Physicians' and patients' views of problems of compliance with diabetes regimens.
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Physicians' and patients' views of problems of compliance with diabetes regimens.

  • Published Date:

    1987 Jan-Feb

  • Source:
    Public Health Rep. 102(1):21-26
  • Language:
Filetype[PDF-1006.96 KB]

  • Alternative Title:
    Public Health Rep
  • Description:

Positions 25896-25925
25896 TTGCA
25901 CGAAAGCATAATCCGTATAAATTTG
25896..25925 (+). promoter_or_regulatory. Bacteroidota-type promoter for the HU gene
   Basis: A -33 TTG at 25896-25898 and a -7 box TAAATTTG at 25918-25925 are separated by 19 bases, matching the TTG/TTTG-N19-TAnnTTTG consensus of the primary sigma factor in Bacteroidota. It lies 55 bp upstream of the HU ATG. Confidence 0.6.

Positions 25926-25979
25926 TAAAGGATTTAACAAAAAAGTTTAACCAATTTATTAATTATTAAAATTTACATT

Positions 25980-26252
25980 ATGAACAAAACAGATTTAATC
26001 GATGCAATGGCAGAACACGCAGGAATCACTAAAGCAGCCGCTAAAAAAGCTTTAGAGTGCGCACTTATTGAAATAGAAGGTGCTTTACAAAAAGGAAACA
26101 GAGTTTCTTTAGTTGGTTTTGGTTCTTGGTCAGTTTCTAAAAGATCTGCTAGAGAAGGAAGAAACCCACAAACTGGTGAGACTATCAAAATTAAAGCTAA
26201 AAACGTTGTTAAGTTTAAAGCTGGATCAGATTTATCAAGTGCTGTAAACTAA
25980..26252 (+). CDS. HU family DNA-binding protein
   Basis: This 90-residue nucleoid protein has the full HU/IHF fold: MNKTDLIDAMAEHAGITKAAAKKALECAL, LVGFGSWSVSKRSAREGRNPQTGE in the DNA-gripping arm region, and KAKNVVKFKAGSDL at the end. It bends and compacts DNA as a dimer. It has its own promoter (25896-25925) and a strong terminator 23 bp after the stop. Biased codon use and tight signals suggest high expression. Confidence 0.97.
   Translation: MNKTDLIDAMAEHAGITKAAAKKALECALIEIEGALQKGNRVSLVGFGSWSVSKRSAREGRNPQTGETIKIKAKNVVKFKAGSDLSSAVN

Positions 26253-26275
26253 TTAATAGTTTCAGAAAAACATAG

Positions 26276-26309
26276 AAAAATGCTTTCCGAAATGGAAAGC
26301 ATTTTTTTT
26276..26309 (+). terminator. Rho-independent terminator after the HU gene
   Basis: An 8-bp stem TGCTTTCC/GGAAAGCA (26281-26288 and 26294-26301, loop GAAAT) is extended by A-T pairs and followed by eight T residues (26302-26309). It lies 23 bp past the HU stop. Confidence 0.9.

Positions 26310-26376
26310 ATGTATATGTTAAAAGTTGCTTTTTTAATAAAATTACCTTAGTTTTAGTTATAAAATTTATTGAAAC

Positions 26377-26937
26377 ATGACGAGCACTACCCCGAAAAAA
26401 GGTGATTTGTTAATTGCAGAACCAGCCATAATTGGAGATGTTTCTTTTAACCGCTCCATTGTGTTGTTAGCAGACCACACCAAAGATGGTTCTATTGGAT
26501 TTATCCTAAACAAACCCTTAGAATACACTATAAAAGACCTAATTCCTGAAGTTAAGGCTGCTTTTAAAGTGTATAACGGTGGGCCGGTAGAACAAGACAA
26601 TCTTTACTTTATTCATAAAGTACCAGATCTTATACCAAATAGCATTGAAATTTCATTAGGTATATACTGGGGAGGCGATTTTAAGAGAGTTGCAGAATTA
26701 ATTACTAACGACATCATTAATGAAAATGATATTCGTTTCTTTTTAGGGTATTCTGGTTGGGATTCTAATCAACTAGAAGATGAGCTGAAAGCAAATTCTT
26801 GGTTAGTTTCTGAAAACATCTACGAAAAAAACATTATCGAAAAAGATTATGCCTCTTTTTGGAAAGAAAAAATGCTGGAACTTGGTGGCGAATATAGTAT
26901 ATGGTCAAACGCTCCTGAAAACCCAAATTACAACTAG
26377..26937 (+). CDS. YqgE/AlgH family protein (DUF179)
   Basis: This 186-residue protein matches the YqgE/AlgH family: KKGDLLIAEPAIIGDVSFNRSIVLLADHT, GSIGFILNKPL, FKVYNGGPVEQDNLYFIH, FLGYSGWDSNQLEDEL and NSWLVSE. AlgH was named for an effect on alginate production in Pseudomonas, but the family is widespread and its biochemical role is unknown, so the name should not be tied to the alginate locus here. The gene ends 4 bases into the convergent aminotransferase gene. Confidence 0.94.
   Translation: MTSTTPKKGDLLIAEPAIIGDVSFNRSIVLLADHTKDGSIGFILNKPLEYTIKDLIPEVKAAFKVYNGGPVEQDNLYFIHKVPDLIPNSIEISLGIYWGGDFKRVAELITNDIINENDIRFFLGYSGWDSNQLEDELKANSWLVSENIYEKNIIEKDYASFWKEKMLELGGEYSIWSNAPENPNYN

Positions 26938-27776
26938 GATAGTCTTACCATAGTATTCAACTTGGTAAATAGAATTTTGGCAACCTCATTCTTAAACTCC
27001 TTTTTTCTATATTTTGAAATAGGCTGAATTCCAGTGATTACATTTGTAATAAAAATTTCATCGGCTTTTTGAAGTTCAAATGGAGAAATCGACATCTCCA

Thirty noninsulin-dependent diabetic patients and 30 residents in internal medicine at Cleveland Metropolitan General Hospital were surveyed regarding their perceptions of the difficulties of complying with diabetic regimens. Three main components of compliance were investigated (medication, diet, and urine testing), and each component was broken down into three separate tasks. Physicians and patients rated the components on a scale of 0 to 10. For each of the three components, physicians rated compliance tasks as more difficult than did the patients. In addition, statistically significant differences were found in the difficulty ratings given separate tasks within each component of compliance. Finally, a statistically significant interaction reflected differences in difficulty ratings of patients compared with those of physicians for the various tasks associated with dietary compliance. Results indicated that physicians and diabetic patients differ in their perceptions of compliance difficulties. It would appear that either physicians were overestimating the difficulty that diabetic patients experience with various tasks or that patients underestimated (or underreported) their difficulty. Possible sources of these differences and their implications for patient and physician education are discussed.
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